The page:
What is a light year?

A light-year is a measurement of distance, not time, as many might think. A light-year is the distance that a ray of light travels in one Earth year, which is approximately 9.7 trillion kilometers. On the scale of the Universe, measuring distances in kilometers is difficult because of the huge numbers obtained. Therefore, it is much easier for astronomers to measure the distance to the stars in the time it takes light to traverse this space. For example, the nearest star to our Sun, Proxima Centauri, is 4.2 light-years away from us. That is, the light we see from the star takes just over four years to reach us. 

On the scale of the Universe, measuring distances in kilometers is very difficult because of the huge numbers. Photo: Unsplash

Light year in kilometers

The speed of light is constant throughout the Universe and is known with high accuracy. In a vacuum, light moves at a speed of 299,792,458 m/s (1,079,252,849 km/h). To find the distance by light-year, multiply this speed by the number of hours in a year — 8760. The result is 9.45 trillion kilometers. At first glance, this value may seem like an incredible distance. But the vast scale of the Universe easily eclipses this length. According to the latest estimate of astronomers, the diameter of the visible Universe is 93 billion light-years.

Why do we need measurements in light-years?

The closest star-forming region to us, the Orion nebula, is located at a distance of about 1300 light-years. The center of our galaxy is at a distance of about 27 thousand light-years from us. The closest spiral galaxy to us, the Andromeda galaxy, is 2.5 million light-years away.

The Andromeda galaxy is 2.5 million light-years away. Photo: NASA

Some of the most distant galaxies we see are billions of light-years away from us. Galaxy GN-z11 is considered the most distant detectable galaxy from Earth at a distance of 13.4 billion light years. Agree, if we record these distances in the kilometers we are used to, we just get confused in a huge number of zeros, and the accompt goes to quadrillions, quintillions and sextillions.

Voyager receives a signal only 19 hours after their departure from Earth. Photo: NASA

Like degrees, the light year can be divided into smaller units: light hours, light minutes or light seconds. For example, the Sun is at a distance of more than 8 light minutes from the Earth, and the Moon is at a distance of just over a light second. Scientists use these terms when talking about communication with spacecraft and rovers. Due to the finite speed of light, sending a signal to the Curiosity rover on Mars can take more than 20 minutes, and signals to Voyager can take more than 19 hours.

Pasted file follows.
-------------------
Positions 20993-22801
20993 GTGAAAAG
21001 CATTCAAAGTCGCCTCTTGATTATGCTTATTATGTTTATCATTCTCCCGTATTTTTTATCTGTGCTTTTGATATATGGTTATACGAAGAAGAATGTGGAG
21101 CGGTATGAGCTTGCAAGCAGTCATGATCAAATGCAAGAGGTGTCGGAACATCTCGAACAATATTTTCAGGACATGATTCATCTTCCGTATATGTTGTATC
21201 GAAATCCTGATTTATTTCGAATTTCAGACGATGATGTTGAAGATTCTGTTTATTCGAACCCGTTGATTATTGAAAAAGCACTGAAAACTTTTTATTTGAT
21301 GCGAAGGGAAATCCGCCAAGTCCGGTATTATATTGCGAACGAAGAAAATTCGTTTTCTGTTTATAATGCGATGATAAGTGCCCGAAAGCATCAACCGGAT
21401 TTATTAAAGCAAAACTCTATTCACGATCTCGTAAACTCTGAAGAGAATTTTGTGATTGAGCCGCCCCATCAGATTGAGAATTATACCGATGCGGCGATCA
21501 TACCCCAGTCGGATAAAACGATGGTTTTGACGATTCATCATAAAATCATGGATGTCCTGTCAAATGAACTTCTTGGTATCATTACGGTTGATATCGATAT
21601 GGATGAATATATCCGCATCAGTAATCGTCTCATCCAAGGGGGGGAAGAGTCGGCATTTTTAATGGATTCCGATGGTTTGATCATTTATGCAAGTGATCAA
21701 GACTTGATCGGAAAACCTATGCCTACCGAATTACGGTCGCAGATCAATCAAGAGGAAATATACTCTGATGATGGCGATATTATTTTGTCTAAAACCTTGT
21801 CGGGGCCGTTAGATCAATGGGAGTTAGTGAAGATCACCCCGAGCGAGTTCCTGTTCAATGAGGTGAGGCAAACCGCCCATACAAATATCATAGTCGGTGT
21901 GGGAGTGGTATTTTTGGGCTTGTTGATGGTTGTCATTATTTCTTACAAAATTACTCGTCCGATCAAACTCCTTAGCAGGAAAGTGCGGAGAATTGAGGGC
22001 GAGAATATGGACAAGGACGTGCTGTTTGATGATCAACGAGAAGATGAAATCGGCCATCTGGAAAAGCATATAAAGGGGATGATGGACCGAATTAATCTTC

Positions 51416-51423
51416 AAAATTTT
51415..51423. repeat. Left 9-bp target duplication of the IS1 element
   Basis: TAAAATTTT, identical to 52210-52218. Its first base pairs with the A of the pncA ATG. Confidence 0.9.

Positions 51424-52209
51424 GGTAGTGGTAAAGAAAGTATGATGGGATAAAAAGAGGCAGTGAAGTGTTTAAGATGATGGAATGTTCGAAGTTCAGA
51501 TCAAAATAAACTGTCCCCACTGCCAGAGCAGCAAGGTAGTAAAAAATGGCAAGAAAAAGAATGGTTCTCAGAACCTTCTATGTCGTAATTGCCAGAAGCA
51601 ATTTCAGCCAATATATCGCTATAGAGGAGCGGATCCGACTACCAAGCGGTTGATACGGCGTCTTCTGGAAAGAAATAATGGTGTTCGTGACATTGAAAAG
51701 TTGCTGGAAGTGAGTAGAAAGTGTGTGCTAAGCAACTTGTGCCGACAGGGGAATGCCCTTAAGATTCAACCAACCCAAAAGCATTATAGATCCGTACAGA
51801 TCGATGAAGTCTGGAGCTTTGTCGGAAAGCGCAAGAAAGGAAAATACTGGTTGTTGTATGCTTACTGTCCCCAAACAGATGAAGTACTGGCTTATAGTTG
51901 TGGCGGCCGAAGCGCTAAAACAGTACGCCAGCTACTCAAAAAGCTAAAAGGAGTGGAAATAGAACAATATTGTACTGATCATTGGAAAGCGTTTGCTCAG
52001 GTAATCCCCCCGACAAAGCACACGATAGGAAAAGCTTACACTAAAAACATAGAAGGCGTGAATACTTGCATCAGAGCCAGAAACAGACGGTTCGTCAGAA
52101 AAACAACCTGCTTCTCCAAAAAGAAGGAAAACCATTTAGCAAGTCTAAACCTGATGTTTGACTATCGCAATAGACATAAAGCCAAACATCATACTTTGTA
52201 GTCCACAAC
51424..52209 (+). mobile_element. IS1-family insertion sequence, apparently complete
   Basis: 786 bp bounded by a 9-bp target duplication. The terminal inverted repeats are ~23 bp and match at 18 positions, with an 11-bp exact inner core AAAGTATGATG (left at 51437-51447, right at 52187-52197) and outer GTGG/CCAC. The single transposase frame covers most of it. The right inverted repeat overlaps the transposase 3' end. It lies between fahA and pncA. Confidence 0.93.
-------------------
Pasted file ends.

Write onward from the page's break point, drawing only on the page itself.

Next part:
“Time Machine”

Measuring in light-years also allows astronomers to determine how far back in time they are observing. Since light takes time to reach our eyes, everything we see in the night sky has already happened in the past. 

We see the Andromeda galaxy as it was 2.5 million years ago. The most distant object we can see is the cosmic microwave background. It is also the oldest representation of the Universe, occurring immediately after the Big Bang about 13.8 billion years ago.

Relic radiation

The James Webb Telescope will help us look at objects that formed just in the earliest periods of the Universe’s life, when it was only a few hundred million years old. Current instruments show us these objects too blurry.

Alternative to light years

Astronomers also use parsecs as an alternative to the light year. This is an abbreviated name from parallax-second. The parsec comes from using triangulation to determine the distance to the stars. To be more specific, this is the distance to a star which apparent position shifts by 1 angular second (1/3600 degree) in the sky after the Earth makes a revolution halfway around the Sun. One angular second is equal to 3.26 light years.

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